Forty-eight hours before US president Barack Obama delivers his much awaited speech to the Arab and Muslim worlds from Cairo University, the Egyptian blogosphere is almost unified by the same feeling. Bloggers are outraged by the massive and exaggerated preparations and precautions being taken by the Egyptian government to secure the visit, and most of them are doubting if the anticipated speech would usher any real change.
The photographer Waleed Nassar, who works near Cairo University, wrote about the preparations taking place in his neighbourhood:
I work next to Cairo University and this area has transformed over night. The bumpy streets leading to the University are now as smooth as silk. Even buildings around the area have been given a fresh layer of paint, but not the whole building, just the side that faces to the street.
That all sounds great but do you know what that means for the citizens of Cairo? No one is going anywhere on Thursday. I’ve heard that schools are taking the day off and some businesses are closing. Since Obama will be criss-crossing through Cairo in a car, police and presidential guard will be closing down streets and areas where he will be expected to be.
Zeinobia wrote about Obama’s schedule in Egypt. She also added an update that the Egyptian president Hosni Mubarak will not attend the speech:
- Mubarak will meet Obama at Koubbah Palace only , he won't attend the speech in Cairo University according to Al-Muslamany's TV show on Dream TV 2 !!!!
– I think his absence from the speech will raise many question marks about his condition after the death of his grandchild.
Mahmoud wrote in his blog “Pains and Hopes” a cynical letter [Ar] to Obama, encouraging him to see the “real” Egypt. He explained that what he will see is only preparations for his visit, but if he tried to visit the other universities he’ll find something different; even streets which will not be as beautiful, organized and tidy as what he will see.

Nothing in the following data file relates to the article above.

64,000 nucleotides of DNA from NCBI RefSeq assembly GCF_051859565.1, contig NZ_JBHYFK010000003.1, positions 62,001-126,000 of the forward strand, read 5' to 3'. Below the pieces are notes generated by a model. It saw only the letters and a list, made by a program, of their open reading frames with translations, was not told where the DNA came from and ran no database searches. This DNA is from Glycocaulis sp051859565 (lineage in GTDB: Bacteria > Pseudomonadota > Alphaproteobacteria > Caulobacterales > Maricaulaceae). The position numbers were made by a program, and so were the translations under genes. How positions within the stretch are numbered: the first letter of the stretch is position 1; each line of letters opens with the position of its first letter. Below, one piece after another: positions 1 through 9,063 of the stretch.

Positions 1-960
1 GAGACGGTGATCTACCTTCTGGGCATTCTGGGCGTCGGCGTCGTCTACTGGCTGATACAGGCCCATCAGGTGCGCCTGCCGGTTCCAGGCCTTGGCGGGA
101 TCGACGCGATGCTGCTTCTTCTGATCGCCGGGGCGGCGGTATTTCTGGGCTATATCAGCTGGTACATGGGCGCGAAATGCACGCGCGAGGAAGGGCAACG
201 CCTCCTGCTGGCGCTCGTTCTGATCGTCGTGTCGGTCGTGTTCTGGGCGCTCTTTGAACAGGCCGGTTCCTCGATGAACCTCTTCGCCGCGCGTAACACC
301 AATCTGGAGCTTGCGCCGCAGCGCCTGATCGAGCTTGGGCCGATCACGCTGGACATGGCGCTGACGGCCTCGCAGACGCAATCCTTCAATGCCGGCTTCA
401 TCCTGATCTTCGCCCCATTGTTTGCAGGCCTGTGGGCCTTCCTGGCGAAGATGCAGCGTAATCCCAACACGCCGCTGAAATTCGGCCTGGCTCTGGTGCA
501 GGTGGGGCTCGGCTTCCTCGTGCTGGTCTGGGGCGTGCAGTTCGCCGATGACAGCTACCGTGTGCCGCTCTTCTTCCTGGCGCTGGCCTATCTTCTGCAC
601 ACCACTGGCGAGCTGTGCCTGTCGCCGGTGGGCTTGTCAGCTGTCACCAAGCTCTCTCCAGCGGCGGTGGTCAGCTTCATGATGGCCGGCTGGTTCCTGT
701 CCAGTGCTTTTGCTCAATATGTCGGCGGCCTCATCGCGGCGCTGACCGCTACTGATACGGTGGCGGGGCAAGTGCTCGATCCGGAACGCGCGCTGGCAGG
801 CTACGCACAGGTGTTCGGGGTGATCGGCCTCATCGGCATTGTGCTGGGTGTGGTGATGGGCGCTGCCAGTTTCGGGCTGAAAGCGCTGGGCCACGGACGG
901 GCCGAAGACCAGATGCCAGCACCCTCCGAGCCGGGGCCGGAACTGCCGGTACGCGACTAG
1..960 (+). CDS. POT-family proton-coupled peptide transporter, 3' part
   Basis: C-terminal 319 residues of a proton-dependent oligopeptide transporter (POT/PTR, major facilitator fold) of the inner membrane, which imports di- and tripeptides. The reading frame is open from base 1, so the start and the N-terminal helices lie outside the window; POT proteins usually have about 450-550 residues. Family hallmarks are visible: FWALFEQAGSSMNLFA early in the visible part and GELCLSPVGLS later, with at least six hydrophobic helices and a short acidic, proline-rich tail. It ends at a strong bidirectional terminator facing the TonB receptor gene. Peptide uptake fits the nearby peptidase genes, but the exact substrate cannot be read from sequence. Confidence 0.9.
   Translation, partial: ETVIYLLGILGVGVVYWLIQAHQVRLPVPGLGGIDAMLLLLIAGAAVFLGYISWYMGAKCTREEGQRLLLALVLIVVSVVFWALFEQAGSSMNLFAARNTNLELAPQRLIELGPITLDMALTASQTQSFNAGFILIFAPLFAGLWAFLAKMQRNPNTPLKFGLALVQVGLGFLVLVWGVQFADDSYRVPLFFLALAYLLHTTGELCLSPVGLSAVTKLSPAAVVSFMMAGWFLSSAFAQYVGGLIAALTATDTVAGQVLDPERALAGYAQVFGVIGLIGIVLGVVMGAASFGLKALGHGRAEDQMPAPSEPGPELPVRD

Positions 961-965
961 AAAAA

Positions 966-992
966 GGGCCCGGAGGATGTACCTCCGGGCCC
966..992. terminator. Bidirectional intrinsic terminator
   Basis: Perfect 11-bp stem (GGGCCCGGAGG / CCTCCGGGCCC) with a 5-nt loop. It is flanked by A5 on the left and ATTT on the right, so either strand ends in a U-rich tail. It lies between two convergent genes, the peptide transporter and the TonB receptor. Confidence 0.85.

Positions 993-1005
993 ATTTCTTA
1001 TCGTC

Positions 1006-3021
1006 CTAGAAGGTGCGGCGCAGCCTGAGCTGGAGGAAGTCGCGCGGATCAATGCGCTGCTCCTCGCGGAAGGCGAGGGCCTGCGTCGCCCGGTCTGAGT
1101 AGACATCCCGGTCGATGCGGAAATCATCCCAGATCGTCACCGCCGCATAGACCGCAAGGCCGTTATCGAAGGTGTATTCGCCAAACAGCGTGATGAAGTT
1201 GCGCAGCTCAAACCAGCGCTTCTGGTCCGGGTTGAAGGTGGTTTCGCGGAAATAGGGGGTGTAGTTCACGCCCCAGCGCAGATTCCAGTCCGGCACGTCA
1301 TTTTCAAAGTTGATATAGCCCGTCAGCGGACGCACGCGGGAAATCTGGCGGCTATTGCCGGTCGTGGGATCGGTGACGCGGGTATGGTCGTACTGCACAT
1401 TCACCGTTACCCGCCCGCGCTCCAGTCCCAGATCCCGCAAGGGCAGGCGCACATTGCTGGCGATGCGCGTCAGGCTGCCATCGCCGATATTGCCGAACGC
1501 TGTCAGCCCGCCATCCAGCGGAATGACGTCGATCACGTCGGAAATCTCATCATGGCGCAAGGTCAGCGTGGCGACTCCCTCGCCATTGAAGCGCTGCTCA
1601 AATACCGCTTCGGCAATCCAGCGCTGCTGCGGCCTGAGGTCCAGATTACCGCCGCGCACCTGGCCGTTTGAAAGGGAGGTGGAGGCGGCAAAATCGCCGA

Another blogger, Sherif Abdelaziz wrote in his blog “Justice for all” another letter to Obama, and like Egyptian leftist, he expresses his doubt that Obama's visit would bear any fruit:
You know Cairo University you'll be visiting ? Yup…it's my university …I got my degree from there years back ..I also heard that millions of dollars were spent to fix up the place just for you to lay eyes on it for couple of hours …
I have no idea if this visit will do us any good man, I got nothing against it , but I am sick and tired of every thing …I got no faith in no body any more , and am not even so hyped about listening to what you have to say , but I will give it a try ..
On the other hand, Dalia Ziada, a human rights activist who has retained some of her hope towards Obama's visit, concluded her “Young Egyptian Activists and the Obama effect!” post saying:
For the first time, in tens of years, Egyptians can see an American president who is not eager to establish a relationship with the Egyptian regime regardless of its black record of practices against democracy and human rights. This forced the Egyptian regime to show more tolerance and flexibility towards human rights activists and groups.
Yet, the inevitable question, while waiting impatiently for Obama's visit to Cairo within few days, would be: is Obama willing to live up to the high expectations of young Egyptian activists through supporting them in their struggle for domestic reform and making their dream of change, inspired by him, true?
On a different note, Egyptian movement Kifaya called for a sit-in on the eve of the visit, opposing any intended support by the American government to Israel and the Egyptian regime:
In a reply to the sit-in call, Ahmed el Gizawy who like Dalia, also believes Obama is coming to Egypt with good intentions towards the Islamic and Arab world, asked the people to listen first to the speech then decide whether they want to proceed with a sit-in or not.
You can also follow an open discussion on Twitter between bloggers, about the speech and the visit's preparations, using the hashtag #CairoSpeech .